The Gentoo.org Redesign, Part 4
The final touch
Previous in series: The Gentoo.org Redesign, Part 3
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A new look, but...
At the end of the previous article, the Gentoo Linux Web site had a completely new look, but there are still some things that aren't quite complete. In this article, the final installment in this series, I finally put those finishing touches on the site, resulting in a fully-functional, refined, and modular XML-based site that's ready for the future. Here's what was missing from the site since the last article:
First, while the site has a completely new look, only the documentation portion of the site is XML-based. The main "category" pages are still in raw HTML and need to be converted to an XML/XSLT solution to make things more maintainable and expandable.
Also, my developers have found several problems with the raw HTML itself. The site looks particularly bad when viewed under Netscape 4.77 -- obviously, this is a problem. Also, there are a number of other minor rendering problems that appear in more modern browsers, the most annoying of which is a thin vertical black line that does not extend completely down the entire page, ruining the illusion that the main content area is being spoken by our flying-saucer guy. Also, our documentation pages don't completely match the more refined look of our new main category pages -- clearly something worth updating.
Here's the plan for the final rework of the Gentoo Linux site. First, we'll totally rework the main page HTML, keeping the same overall look, but making the page more browser-compatible. At the same time, we'll add a few presentation-related refinements suggested by our visitors, and also fix browser compatibility problems with our existing "guide" documentation system.
Next, we'll completely move the site over to XML and XSLT. By the end of this article, any change made to the site will be made by modifying XML or XSLT rather than directly editing HTML, which will now be generated automatically with the help of xsltproc. This will make the site a whole lot easier to maintain. Because Gentoo Linux is a community-developed project, this will, in turn, allow our developers (and me) to maintain and improve the site as needed. I'm really excited about this since it will save us a bunch of time and ensure that our visitors are greeted with up-to-date content.
While Netscape 4.x is still a very widely used browser, it is difficult for me to decide exactly how many hoops to jump through in order to make the site look better when viewed through this browser. Should I merely ensure that the site is readable (without any major glitches) or should I do everything I can to make sure the site looks absolutely perfect under Netscape 4.x, even if that means using less or no CSS and adding strange compatibility hacks to the existing HTML?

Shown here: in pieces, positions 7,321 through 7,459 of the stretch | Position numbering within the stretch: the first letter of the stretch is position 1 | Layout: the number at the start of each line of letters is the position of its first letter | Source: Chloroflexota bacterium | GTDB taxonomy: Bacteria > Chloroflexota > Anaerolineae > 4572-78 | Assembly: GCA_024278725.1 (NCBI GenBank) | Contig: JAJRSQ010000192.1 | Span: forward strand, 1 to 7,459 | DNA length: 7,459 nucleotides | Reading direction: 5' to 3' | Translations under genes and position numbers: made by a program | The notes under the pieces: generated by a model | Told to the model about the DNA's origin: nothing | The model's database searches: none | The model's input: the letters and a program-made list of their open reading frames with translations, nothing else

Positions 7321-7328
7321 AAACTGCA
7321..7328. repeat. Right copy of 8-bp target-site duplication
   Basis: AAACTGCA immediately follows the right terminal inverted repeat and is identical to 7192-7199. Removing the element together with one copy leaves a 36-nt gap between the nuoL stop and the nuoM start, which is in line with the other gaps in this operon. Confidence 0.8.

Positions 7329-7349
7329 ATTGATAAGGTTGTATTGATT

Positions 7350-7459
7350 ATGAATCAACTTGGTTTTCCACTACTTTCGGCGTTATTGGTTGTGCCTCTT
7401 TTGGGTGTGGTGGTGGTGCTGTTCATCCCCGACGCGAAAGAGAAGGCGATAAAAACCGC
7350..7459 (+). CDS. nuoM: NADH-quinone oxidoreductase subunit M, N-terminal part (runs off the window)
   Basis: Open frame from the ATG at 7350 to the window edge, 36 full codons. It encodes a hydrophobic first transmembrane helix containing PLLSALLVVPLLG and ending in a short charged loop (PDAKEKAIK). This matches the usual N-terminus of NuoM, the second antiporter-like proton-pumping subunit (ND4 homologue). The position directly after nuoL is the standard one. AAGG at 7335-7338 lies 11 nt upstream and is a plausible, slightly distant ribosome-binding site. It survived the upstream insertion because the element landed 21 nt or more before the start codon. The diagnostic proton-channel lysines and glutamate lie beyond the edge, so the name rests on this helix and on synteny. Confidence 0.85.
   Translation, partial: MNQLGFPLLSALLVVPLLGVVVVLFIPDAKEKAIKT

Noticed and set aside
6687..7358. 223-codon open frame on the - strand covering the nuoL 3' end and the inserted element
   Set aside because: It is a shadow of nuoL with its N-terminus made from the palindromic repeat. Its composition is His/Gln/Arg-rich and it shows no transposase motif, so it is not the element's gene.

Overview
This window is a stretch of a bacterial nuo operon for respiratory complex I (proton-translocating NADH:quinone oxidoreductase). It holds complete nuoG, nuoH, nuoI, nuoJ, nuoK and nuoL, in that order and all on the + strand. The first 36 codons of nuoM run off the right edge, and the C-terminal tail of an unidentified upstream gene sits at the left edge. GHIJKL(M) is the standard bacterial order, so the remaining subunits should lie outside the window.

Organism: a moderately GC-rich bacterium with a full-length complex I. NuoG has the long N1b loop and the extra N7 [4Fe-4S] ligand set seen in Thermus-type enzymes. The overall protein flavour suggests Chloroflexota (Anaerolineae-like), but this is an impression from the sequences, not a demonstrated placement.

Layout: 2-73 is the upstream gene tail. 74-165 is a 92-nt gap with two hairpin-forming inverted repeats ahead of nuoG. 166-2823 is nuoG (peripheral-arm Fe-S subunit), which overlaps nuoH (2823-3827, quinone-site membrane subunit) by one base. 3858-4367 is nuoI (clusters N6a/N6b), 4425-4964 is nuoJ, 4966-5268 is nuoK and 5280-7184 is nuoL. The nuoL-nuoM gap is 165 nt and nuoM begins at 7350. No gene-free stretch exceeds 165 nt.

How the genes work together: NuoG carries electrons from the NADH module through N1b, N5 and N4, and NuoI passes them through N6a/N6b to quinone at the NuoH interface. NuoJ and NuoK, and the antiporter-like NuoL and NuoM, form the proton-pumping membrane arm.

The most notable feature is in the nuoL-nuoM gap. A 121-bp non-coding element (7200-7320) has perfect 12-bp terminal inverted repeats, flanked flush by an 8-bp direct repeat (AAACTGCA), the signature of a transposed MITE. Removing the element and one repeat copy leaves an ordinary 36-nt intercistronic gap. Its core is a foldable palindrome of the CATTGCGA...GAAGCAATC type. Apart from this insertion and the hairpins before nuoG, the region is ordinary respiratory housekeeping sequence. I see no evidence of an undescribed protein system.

In the end, I decide to make several major changes to the HTML so that the site will still look quite good under Netscape 4.x without focusing too much on minor bug-related table spacing and font-rendering issues. Here are some of the changes made to the site's HTML to get everything 4.x compatible. (The Gentoo Linux development team has submitted several of these fixes.)
First, Netscape 4.x has a bug that causes CSS background colors of block elements to be displayed incorrectly. For example, here's how a particular portion of a guide document is supposed to be rendered:
And, here is how Netscape 4.x renders this same portion when background colors are specified using CSS:
This is ugly. To fix it, existing block-level elements, such as this one...
...were replaced with tables, as follows:
This hack fixes the background-rendering problem. However, this "fix" also requires color information to be included in the HTML, which undermines the benefits of using CSS in the first place. This is an unfortunate situation, especially for fans of CSS like myself, but is required for Netscape 4.x compatibility.
Rebuilding the HTML
Now it's time to deal with the black vertical line that doesn't always extend all the way to the bottom of the screen. I have been unable to find a solution to this problem that works in both a 4.x and 5.x browser; every 5.x version has triggered bugs in Netscape 4.x, and every 4.x-compatible version looks horrible in a 5.x browser. So, I decide to simply remove the black line entirely: Finally, the site works in all popular browsers. Next, I will to create a guide-like syntax for creating the main pages.
Approaching the XML
Instead of implementing a completely new tagset for the main page, I think it would be a good idea to try to use as many of the "guide" XML documentation tags as possible (see part 2 of this series for more information on the guide XML format). So, I hack away at some new XSL, using my guide XSL as a template for my work. After an hour or two, I have a fully-functional set of XSL transformations for turning a guide-like syntax into an HTML main page. Revision 2 of the new main page looks like this:
Now that the main page is using a new XML/XSLT backend, I direct my attention to the "guide" system's HTML output. Not only do I need to fix a host of Netscape 4.7 compatibility bugs, but I also need to further update the generated HTML and graphics so that they will match those of my newly-revised main page. Then the idea strikes me: Why not simply tweak my new main page XML/XSL just a little bit so that it can also generate HTML for my documentation? After all, I have just added support for nearly every "guide" XML tag, so that they can also be used for main page content.